Shell Energy up for sale: What now for two million utility and broadband customers?
The provider has around 1.4 million energy customers and around half a million broadband account holders.
But for now, there’s no change for users, and so customers should continue to pay their bills as usual which will remain the same in price. Credit balances on energy accounts also remain protected.
Shell Energy is still accepting new customers for both energy and broadband, it confirmed.
As part of the sale, it will also exit the home energy retail business in the Netherlands and Germany, while its B2B wholesale and SME customer supply businesses are not impacted by the sale.
Shell said it had conducted a strategic review of its home energy retail businesses and the sales process is already underway, “with the intent to reach an agreement with a potential buyer in the coming months”.
A spokesperson added that the market conditions to deliver value from the home energy retail sector in the UK “have been challenging” for both the industry and customers.
A statement read: “More broadly in the UK, we are focused on helping transform the UK’s energy system. To make our investment plans a reality, we need a stable fiscal regime and the development of policy frameworks and business models.”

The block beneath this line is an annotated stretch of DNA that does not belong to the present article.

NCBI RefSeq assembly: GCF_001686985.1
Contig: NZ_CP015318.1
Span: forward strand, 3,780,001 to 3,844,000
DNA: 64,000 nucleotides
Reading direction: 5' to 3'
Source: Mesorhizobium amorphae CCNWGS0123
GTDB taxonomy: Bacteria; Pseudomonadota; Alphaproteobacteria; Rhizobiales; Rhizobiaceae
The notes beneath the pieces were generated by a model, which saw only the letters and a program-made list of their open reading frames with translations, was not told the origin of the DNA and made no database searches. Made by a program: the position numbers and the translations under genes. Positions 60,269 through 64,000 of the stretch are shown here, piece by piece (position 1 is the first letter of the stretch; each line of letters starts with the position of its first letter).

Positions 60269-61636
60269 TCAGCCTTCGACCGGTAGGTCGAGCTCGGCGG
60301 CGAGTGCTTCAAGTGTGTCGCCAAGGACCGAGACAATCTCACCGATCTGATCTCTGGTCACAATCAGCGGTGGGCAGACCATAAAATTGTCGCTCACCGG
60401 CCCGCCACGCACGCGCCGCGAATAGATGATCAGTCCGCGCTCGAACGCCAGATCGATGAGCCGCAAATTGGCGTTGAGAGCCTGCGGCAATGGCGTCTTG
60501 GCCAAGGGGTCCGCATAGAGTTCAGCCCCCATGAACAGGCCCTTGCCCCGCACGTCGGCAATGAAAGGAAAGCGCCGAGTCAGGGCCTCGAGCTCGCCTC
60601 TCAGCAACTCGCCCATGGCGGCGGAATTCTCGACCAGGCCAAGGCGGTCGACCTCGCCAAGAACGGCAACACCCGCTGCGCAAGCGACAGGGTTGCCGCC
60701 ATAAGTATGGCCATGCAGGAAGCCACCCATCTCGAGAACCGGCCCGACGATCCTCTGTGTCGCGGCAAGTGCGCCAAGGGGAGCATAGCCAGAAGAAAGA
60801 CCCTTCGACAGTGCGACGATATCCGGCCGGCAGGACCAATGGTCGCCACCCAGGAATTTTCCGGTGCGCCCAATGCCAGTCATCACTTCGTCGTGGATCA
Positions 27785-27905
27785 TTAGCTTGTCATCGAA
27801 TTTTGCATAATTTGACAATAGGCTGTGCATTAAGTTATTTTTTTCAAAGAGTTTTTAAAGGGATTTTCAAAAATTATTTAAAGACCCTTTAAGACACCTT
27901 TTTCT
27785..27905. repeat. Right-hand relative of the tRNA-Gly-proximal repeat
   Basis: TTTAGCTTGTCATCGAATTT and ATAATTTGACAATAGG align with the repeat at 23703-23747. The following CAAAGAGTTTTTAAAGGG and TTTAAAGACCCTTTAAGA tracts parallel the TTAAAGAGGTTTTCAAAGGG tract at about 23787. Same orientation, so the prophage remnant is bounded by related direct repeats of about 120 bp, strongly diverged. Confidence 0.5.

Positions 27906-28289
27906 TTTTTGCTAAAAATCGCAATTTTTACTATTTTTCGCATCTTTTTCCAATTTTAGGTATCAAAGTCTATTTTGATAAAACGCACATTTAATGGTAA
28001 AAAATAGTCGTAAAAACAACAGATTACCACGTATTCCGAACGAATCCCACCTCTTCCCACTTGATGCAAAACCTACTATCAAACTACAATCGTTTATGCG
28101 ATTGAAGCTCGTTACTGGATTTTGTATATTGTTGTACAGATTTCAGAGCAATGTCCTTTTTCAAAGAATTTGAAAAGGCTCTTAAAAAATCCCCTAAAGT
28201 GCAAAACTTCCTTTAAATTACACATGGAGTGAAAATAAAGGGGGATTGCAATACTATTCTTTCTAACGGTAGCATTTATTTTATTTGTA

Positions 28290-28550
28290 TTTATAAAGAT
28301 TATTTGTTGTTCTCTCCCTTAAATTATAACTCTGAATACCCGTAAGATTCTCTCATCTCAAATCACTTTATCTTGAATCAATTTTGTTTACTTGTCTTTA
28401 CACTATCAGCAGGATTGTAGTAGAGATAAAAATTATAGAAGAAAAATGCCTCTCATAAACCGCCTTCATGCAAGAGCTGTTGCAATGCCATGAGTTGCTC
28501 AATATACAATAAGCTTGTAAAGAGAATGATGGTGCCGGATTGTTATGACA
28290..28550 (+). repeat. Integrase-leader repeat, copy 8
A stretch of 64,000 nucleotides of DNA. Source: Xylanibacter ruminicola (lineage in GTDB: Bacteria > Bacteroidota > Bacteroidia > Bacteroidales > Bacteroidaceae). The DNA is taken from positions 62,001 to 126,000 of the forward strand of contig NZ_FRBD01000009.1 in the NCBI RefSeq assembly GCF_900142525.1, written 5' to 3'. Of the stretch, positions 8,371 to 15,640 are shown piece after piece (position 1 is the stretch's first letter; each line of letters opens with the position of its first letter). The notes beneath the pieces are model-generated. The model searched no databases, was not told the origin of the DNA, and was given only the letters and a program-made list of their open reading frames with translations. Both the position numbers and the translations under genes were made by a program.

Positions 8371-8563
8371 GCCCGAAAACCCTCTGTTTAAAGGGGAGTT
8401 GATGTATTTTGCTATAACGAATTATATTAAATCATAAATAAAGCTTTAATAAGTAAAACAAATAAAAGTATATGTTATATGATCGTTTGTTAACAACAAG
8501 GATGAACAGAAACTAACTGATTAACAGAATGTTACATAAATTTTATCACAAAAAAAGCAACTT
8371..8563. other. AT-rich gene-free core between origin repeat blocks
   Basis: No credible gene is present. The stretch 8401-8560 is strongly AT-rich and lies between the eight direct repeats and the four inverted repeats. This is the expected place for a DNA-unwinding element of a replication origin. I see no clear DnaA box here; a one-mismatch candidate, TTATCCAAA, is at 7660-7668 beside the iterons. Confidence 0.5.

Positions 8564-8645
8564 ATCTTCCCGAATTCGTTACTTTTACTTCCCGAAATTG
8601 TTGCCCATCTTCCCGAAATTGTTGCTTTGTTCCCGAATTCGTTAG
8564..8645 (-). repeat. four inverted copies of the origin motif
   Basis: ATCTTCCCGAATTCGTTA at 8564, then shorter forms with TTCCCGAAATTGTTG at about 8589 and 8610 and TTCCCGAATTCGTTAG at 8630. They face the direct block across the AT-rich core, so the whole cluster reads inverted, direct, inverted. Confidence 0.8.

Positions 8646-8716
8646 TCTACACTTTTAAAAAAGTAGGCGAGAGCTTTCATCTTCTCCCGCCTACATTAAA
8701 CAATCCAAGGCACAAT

Shell added that the deal completion would be subject to the usual regulatory and other approvals and at this stage, it is not disclosing “confidential details” about a potential buyer as the sales process is still ongoing.
“Nothing will change for our customers during the sales process. We are committed to supporting both customers and staff and protecting customer interests during this period, and to ensuring a seamless transfer to a buyer capable of delivering on its obligations, including our intent to maximise employment,” the spokesperson added.
Disappointing or a relief?
Richard Neudegg, director of regulation at Uswitch.com, said: “The prospect of Shell Energy exiting the UK retail market may be worrying for its 1.4 million domestic energy customers and its half a million broadband customers, but it could take a while for any sale to be finalised.
“The business will continue to operate as normal until a sale has been approved and completed, and whatever happens, customers’ credit balances will be protected.
“Shell’s decision to exit the market is disappointing, as it has been a well-backed challenger to the larger energy suppliers.
“Broadband customers who are out of contract always have the option to switch without penalty. Those still within their minimum term may prefer to wait as it will take time for any acquisition to complete. If contract terms are changed significantly by a buyer, customers will have the right to leave early.”
Meanwhile Alex Tofts, broadband expert at Broadband Genie, said on the broadband side of the business, it has had a “rocky time on the market” consistently generating the most complaints to Ofcom, “so some customers might be breathing a sigh of relief at the thought of moving”.
“For the time being, their broadband arm won’t be affected, so customers should be assured that they won’t see a drop in service or an increase to their bills.
“Shell Energy Broadband currently uses the Openreach network, so it is likely that any possible move in the future would be to another Openreach provider.
“Despite having its fair share of critics, the provider has offered some of the best value deals on the market and we hope to see that continue despite this potential takeover. If customer service can also be improved in the process, it would be greatly welcomed by its customers.”